Unless they abuse their wives or beat their children, "there's no chance [that broadcasters] are going to lose their license on public-interest grounds," Democratic Federal Communications Commission member Michael Copps said, calling for tougher station-licensing requirements and public-interest standards.
But Copps, a frequent critic of media mergers, also said he is not against all consolidation. That came in an interview for C-SPAN's The Communicators scheduled to air over the weekend.
Copps says he didn't necessarily blame broadcasters, adding that the FCC had a plan to "deregulate, deregulate," and there followed a "tsunami" of consolidation.
Responding to National Association of Broadcasters president David Rehr's comments on The Communicators the week before that "a little more flexibility in ownership" was necessary, Copps did not dismiss it out of hand. "Is my friend David right that sometimes maybe it makes sense to consolidate? I think sometimes it might," he said. "I have never been the commissioner who is against all consolidation."
Copps said that in some dire circumstances -- a station in financial trouble, for example -- if you can prove that a station is going dark, "maybe you make some accommodation." But that that isn't what big media companies want. "They want an always-on, green light for consolidation," he added, and "that's wrong."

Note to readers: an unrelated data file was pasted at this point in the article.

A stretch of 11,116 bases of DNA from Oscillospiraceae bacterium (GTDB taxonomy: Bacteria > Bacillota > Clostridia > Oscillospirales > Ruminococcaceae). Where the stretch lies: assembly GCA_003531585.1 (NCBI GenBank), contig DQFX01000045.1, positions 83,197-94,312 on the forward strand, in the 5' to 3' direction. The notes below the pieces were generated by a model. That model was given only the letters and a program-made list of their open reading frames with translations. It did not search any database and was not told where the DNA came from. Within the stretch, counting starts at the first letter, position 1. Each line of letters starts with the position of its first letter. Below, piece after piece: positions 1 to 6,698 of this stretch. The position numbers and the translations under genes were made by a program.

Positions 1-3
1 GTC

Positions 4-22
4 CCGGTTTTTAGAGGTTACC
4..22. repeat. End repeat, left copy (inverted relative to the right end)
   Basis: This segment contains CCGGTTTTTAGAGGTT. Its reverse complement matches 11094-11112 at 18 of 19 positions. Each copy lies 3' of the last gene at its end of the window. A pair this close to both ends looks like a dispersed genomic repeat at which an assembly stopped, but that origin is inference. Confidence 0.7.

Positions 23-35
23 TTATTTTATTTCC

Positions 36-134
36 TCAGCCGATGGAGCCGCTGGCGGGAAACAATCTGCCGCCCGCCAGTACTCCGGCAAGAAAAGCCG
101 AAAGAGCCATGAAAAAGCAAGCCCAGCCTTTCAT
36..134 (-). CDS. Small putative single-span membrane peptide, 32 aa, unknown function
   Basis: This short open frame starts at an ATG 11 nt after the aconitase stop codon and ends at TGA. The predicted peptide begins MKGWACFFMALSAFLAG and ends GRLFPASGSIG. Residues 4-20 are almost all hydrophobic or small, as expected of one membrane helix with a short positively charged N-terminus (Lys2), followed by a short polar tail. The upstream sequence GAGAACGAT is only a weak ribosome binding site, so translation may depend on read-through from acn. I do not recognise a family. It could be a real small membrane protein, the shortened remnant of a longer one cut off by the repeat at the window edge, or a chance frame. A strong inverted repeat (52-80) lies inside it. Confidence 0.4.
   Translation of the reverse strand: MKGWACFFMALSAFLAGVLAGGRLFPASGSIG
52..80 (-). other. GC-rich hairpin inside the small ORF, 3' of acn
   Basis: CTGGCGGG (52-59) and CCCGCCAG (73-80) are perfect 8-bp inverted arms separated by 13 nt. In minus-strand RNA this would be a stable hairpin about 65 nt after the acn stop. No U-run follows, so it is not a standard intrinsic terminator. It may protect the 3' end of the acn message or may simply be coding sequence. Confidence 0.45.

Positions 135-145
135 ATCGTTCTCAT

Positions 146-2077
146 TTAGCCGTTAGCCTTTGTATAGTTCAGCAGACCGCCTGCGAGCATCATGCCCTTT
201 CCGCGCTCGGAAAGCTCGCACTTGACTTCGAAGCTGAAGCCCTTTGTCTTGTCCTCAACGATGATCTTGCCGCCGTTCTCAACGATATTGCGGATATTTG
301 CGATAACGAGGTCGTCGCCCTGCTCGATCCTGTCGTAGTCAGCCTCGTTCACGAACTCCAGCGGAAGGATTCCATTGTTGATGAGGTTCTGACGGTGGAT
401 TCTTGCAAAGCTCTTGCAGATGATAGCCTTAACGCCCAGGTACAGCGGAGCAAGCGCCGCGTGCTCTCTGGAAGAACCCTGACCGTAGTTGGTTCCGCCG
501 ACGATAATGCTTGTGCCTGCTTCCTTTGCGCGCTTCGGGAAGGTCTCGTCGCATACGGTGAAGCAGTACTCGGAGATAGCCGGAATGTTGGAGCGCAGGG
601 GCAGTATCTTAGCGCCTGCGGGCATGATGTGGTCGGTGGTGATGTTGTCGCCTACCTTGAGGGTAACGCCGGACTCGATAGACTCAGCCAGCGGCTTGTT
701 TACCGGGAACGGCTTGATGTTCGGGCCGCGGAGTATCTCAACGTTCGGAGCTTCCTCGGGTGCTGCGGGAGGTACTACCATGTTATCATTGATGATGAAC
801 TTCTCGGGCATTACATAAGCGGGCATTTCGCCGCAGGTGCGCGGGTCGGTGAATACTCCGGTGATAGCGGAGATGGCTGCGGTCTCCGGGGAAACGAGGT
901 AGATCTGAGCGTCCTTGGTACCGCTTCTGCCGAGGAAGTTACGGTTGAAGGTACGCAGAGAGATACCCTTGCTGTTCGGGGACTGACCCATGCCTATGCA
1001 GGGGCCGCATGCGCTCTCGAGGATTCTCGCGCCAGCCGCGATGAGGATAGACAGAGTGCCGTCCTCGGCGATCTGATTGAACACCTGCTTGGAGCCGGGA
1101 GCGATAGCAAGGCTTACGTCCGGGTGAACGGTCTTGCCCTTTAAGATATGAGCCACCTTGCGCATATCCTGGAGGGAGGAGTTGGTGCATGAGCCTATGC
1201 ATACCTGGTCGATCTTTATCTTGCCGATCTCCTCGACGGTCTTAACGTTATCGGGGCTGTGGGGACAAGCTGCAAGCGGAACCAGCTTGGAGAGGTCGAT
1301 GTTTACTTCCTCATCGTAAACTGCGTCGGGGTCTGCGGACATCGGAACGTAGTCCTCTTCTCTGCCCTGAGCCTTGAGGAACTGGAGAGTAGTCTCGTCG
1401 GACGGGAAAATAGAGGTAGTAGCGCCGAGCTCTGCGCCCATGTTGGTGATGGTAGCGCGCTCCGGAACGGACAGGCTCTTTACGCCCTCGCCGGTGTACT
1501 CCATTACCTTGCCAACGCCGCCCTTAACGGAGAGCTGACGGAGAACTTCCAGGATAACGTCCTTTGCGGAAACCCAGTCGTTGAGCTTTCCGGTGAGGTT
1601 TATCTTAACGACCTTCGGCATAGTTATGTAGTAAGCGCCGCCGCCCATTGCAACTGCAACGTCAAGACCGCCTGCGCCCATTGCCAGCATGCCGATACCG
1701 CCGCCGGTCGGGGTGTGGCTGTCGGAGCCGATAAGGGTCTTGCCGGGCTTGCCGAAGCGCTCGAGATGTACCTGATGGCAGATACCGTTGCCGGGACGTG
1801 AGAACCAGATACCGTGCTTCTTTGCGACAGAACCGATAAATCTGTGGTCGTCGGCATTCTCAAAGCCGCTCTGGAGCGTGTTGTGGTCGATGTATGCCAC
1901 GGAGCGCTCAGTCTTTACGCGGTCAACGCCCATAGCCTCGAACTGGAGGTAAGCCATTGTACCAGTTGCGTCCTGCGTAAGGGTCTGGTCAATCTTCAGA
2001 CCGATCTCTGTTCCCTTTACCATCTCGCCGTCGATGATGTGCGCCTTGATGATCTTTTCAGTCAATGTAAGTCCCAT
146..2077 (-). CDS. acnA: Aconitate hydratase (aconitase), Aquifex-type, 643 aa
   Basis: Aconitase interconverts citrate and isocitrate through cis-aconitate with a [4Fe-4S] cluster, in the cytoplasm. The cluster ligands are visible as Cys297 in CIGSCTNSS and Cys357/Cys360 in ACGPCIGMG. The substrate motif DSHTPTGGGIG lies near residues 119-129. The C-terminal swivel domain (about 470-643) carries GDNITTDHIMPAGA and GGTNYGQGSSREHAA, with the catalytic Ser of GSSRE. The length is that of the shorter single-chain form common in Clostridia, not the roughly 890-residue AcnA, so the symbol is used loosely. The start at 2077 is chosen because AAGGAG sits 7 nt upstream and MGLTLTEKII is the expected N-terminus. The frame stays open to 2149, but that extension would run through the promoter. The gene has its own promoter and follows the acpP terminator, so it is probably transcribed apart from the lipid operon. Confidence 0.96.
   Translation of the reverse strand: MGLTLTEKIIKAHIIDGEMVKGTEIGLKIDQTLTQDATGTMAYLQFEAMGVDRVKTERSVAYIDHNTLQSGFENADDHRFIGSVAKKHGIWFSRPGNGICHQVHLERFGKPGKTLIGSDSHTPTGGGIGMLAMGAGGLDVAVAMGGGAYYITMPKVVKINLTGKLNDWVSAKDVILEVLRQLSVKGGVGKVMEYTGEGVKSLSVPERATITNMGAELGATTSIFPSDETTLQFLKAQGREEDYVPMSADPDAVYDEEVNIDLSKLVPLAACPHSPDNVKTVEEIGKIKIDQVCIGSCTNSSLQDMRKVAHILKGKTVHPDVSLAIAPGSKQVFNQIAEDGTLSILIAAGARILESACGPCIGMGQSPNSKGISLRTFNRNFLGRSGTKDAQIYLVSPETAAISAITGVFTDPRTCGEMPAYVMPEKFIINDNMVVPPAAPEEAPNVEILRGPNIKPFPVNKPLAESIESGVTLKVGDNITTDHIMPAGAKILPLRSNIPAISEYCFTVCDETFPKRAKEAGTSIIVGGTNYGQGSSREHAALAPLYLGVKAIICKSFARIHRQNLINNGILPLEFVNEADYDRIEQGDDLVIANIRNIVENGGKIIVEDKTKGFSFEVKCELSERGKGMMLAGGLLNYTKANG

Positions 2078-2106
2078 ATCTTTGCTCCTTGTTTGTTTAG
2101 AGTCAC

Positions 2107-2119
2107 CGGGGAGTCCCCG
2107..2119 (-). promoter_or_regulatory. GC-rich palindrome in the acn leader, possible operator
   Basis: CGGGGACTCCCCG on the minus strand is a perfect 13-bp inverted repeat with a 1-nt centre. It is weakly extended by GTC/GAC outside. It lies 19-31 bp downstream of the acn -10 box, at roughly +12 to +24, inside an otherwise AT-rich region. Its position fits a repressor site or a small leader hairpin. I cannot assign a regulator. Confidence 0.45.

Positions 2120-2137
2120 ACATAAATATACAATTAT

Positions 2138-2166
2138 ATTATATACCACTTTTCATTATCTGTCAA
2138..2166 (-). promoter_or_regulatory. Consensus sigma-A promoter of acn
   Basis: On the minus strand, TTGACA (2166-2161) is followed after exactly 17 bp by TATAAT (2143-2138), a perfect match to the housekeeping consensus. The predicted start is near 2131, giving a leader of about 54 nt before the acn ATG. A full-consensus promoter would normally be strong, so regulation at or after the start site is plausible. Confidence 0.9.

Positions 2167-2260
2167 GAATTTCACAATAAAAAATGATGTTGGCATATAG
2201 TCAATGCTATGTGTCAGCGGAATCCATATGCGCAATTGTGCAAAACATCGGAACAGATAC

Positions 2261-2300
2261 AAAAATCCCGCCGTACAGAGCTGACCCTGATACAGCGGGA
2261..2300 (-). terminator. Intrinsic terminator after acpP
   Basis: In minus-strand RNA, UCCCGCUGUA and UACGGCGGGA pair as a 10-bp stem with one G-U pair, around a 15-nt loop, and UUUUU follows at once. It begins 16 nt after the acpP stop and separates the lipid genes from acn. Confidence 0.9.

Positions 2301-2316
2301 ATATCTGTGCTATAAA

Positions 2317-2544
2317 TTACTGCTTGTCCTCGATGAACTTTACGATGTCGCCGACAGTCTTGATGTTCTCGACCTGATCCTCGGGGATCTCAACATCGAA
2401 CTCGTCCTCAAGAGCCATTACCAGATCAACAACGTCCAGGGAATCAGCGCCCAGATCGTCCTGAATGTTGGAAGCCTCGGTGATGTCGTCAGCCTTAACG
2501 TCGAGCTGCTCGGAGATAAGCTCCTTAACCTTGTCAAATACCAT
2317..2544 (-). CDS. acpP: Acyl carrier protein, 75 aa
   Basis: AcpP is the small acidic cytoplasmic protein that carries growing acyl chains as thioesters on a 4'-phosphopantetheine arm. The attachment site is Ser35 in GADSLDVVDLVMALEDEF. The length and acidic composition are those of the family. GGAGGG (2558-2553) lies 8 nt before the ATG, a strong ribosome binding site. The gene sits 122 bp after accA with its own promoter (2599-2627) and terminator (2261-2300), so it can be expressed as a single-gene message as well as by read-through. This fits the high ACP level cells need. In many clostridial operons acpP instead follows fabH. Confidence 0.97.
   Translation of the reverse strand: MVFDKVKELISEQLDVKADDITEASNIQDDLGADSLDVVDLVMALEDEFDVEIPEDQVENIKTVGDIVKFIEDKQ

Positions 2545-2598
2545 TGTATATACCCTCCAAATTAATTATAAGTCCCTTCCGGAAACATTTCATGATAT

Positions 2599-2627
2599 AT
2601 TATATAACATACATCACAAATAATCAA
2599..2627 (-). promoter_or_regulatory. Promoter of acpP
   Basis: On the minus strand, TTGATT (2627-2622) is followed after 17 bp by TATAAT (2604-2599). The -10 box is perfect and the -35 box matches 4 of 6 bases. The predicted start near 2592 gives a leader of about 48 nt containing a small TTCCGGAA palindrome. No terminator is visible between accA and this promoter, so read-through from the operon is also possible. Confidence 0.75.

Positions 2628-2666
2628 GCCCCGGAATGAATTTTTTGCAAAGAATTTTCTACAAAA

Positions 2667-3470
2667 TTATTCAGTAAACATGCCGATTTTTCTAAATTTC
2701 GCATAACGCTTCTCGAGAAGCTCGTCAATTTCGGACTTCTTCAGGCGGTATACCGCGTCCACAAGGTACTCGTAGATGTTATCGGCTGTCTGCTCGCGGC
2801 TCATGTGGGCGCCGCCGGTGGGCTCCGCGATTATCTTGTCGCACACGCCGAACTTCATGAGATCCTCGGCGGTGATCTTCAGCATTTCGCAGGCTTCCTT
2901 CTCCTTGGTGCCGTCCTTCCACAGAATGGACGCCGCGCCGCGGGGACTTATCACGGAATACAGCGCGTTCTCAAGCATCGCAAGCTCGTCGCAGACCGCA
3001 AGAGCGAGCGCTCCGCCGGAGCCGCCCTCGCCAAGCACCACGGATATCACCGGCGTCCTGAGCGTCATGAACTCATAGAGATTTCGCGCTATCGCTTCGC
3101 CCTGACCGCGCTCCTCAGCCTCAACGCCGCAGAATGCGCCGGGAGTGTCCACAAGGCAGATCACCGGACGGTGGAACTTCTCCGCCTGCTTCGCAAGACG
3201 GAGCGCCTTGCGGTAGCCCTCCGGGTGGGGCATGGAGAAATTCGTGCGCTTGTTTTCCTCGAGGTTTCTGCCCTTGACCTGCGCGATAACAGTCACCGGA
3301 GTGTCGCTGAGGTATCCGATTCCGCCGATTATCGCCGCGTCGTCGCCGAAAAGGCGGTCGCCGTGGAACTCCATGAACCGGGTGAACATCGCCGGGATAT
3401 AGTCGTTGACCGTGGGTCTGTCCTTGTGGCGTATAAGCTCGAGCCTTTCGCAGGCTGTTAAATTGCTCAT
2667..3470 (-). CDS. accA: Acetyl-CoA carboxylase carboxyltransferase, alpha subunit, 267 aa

Copps said he wasn't sure whether FCC chairman Kevin Martin was planning to deal with the rules comprehensively or "perhaps in a more narrowly tailored fashion," like isolating newspaper-broadcast cross-ownership. But he added that the FCC should not go in either direction until it had dealt with issues like localism and minority ownership.
Copps said he had not gotten a response from Martin to an Oct. 25 letter he sent the chairman outlining his media-ownership concerns.
Copps put in a pitch for changing the law and allowing more than two commissioners to get together outside of public meetings, saying that there was not an item he has dealt with since coming to the commission that wouldn't have been improved had they been able to talk together, although he added that he would have some limits.
"I think you have to have some limits,” he added. “I don't think you would say you could have three members of one party going off constantly to conspire against the others, though de facto, I suppose, they could do that if they wanted to right now."
Copps said he thought there was Hill support for allowing the commissioners to meet informally, although another option would be for the FCC to hold more public meetings, where their discussions would be open to all.
Asked why he was against News Corp.’s acquisition of The Wall Street Journal, Copps said he wasn't but he thought the FCC had reason to look at the merger from the standpoint of its effect on localism.